Lettuce be happy: a longitudinal UK study on the relationship between fruit and vegetable consumption and well-being

Publication type

Journal Article

Published in

Social Science and Medicine

Authors

Neel Ocean, Peter Howley and Jonathan Ensor

Publication date

Summary

Rationale:
While the role of diet in influencing physical health is now well-established, some recent research suggests that increased consumption of fruits and vegetables could play a role in enhancing mental well-being. A limitation with much of this existing research is its reliance on cross-sectional correlations, convenience samples, and/or lack of adequate controls.
Objective:
We aim to add to the emerging literature on the relationship between fruit and vegetable consumption and well-being by using longitudinal data from a study in the United Kingdom (UK).
Method:
We employ panel data analytical techniques on three waves collected between 2010 and 2017 (i.e., following the same individuals over time) in the UK Household Longitudinal Survey. We also control for time-variant confounders such as diet, health, and lifestyle behaviours.
Results:
Fixed effects regressions show that mental well-being (GHQ-12) responds in a dose-response fashion to increases in both the quantity and the frequency of fruit and vegetables consumed. This relationship is robust to the use of subjective well-being (life satisfaction) instead of mental well-being. We also document a hump-shaped relationship between fruit and vegetable consumption and age.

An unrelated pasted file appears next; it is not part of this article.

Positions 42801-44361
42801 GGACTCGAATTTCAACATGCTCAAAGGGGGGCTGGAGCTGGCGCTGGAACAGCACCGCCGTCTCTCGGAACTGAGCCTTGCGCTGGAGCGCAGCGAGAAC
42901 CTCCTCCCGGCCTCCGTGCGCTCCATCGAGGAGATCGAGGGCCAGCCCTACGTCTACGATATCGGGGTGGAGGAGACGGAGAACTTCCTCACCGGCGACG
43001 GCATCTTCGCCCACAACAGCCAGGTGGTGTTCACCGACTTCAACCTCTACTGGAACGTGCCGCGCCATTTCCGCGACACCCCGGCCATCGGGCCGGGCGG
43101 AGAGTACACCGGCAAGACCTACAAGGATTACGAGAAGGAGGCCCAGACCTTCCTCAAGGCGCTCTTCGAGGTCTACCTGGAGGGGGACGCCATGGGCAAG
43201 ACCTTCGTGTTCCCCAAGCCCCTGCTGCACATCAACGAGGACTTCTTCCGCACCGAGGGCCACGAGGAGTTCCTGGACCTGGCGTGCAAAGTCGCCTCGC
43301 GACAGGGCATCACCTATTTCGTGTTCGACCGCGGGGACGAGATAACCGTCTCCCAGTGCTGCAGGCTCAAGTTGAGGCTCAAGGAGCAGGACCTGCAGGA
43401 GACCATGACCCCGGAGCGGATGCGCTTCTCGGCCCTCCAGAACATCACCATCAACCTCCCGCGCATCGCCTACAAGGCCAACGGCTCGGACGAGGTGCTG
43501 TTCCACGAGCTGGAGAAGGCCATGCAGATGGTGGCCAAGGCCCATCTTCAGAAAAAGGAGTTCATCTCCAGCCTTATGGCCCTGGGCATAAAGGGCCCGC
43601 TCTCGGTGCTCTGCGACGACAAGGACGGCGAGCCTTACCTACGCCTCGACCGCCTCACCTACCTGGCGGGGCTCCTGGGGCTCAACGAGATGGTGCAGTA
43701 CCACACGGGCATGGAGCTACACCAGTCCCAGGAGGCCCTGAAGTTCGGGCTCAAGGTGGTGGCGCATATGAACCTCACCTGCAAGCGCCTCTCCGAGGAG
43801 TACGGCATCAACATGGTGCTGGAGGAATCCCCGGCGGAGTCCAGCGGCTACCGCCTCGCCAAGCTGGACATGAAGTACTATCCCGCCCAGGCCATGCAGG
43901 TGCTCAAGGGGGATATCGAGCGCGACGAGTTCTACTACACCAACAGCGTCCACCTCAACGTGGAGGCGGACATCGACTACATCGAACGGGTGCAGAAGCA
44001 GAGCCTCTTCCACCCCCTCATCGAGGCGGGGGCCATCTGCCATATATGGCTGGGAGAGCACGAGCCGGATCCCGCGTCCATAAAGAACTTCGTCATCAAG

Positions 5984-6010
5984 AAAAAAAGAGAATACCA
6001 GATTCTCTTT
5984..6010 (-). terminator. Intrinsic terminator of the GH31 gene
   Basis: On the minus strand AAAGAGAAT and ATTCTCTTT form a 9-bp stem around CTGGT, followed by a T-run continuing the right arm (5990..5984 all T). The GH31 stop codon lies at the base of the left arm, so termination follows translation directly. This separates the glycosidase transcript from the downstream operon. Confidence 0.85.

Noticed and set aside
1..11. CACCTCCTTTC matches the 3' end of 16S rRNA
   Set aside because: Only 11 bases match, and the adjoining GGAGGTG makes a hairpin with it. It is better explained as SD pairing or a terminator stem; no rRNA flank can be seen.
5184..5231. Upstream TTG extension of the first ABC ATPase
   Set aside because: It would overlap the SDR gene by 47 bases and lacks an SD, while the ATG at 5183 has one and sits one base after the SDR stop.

Conclusion:
Our findings provide further evidence that persuading people to consume more fruits and vegetables may not only benefit their physical health in the long-run, but also their mental well-being in the short-run.

Volume and page numbers

222, 335-345

DOI

https://doi.org/10.1016/j.socscimed.2018.12.017

ISSN

16

Subjects

Well Being and Health

Notes

Open Access; Under a Creative Commons license

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  1. Lettuce be happy: the effects of fruit and vegetable consumption on subjective well-being in the UK